She hunches over the railing of the front porch, flicking the butt of a cigarette into a ceramic ash tray. “Em, do me a favor and get me my wine so I can swallow it. I forgot where I put it.” I do as I’m told–Grandma barely asks a favor in a day, and I’m happy to fetch her request. Handing it to her, I reply wryly: “You said swallow it, like it’s a pill.” Grandma laughs. I laugh. Truth is funny even when painful in the bright light of a dark night.
Last night, I had a dream featuring thematic and archetypal symbols that have entered my unconscious mind a few times a week for the duration of about three months.The bird. Flying like the line that draws the third dimension: neither delineating latitude nor longitude, but drawing a diagonal trail like the axis of the earth.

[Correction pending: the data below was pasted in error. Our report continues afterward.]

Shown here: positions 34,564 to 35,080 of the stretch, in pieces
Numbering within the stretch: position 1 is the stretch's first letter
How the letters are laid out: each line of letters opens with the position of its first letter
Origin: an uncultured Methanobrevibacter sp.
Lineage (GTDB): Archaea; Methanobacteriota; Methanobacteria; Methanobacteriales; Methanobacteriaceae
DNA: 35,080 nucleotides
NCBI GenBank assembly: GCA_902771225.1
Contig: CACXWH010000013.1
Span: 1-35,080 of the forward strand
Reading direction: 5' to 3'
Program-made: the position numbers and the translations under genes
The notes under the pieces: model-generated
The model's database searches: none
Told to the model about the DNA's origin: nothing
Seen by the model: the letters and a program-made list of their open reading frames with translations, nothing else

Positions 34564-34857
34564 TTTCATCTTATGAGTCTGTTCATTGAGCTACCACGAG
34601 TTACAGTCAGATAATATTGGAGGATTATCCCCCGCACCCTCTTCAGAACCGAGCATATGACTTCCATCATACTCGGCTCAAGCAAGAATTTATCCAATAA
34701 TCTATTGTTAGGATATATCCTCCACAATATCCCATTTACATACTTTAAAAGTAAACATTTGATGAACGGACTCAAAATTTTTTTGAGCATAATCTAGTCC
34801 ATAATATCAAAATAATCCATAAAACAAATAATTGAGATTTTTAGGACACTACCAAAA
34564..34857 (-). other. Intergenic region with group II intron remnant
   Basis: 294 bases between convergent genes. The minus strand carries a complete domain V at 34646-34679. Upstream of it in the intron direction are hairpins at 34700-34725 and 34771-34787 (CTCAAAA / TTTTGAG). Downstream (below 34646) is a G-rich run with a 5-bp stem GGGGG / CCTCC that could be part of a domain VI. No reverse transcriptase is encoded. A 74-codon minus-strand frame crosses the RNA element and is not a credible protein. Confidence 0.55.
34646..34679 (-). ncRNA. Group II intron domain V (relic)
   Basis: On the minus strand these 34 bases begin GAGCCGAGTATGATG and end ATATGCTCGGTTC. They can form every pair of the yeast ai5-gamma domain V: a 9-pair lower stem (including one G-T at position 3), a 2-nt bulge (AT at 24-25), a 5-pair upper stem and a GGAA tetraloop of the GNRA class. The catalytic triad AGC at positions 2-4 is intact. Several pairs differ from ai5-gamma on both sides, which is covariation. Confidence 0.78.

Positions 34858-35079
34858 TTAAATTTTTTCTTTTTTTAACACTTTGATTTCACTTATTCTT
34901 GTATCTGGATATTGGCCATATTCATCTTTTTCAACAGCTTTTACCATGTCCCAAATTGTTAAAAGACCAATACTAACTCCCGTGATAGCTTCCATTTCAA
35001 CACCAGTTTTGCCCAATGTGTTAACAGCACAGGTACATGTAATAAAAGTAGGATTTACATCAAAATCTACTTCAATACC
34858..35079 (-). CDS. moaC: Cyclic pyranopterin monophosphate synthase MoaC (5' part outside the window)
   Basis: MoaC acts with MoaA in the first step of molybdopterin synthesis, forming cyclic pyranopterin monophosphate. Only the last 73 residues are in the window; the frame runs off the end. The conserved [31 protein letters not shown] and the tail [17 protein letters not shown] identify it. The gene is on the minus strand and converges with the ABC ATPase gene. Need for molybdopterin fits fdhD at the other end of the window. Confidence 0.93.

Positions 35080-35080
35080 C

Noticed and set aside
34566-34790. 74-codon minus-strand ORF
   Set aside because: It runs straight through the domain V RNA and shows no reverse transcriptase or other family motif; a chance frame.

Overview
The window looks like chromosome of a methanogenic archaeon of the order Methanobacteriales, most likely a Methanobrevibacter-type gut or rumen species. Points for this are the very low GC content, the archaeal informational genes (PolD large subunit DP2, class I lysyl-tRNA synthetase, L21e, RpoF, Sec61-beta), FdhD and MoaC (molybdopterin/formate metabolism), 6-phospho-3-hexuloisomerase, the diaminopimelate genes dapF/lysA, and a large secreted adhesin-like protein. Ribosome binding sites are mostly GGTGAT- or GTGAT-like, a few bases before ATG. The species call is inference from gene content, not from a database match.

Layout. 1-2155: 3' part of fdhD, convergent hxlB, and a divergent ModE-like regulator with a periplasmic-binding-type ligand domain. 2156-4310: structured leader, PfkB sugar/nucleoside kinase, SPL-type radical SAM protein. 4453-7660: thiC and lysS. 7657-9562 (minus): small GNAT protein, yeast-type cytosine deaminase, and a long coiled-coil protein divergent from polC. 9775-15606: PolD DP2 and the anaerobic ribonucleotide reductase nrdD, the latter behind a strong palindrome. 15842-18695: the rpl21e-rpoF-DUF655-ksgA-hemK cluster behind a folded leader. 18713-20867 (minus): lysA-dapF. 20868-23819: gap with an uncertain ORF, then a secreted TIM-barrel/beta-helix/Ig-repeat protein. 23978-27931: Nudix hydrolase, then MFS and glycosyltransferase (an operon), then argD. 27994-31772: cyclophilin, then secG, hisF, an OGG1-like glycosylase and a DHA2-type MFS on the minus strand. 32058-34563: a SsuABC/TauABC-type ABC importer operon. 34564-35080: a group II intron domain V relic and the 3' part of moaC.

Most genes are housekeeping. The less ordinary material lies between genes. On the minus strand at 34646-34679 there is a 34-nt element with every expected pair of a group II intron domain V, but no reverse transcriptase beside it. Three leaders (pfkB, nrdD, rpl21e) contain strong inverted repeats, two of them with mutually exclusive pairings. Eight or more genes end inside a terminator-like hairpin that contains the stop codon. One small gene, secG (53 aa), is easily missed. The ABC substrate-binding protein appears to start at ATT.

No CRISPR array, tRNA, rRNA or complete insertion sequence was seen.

Attached to the birds’ wings are two water baskets shaped like cauldrons, filled to the brim with water that spills of the sides. The bird would not be weighted. The birds’ intent and determination manifest in the miracle of lifting itself through the air, as if the anchors attached to its wings were boeuys, not baskets.
I was the bird. I have become the bird in dreams before, where its death transitioned into my life. My grandma’s name is Bertie.
We are facing different directions. I ask my grandma on the other side of the stoop why I am different from my Mom, Dad and Brother, and always have been. A pause precedes her response: “Maybe God put you here to do something that they weren’t put here to do.”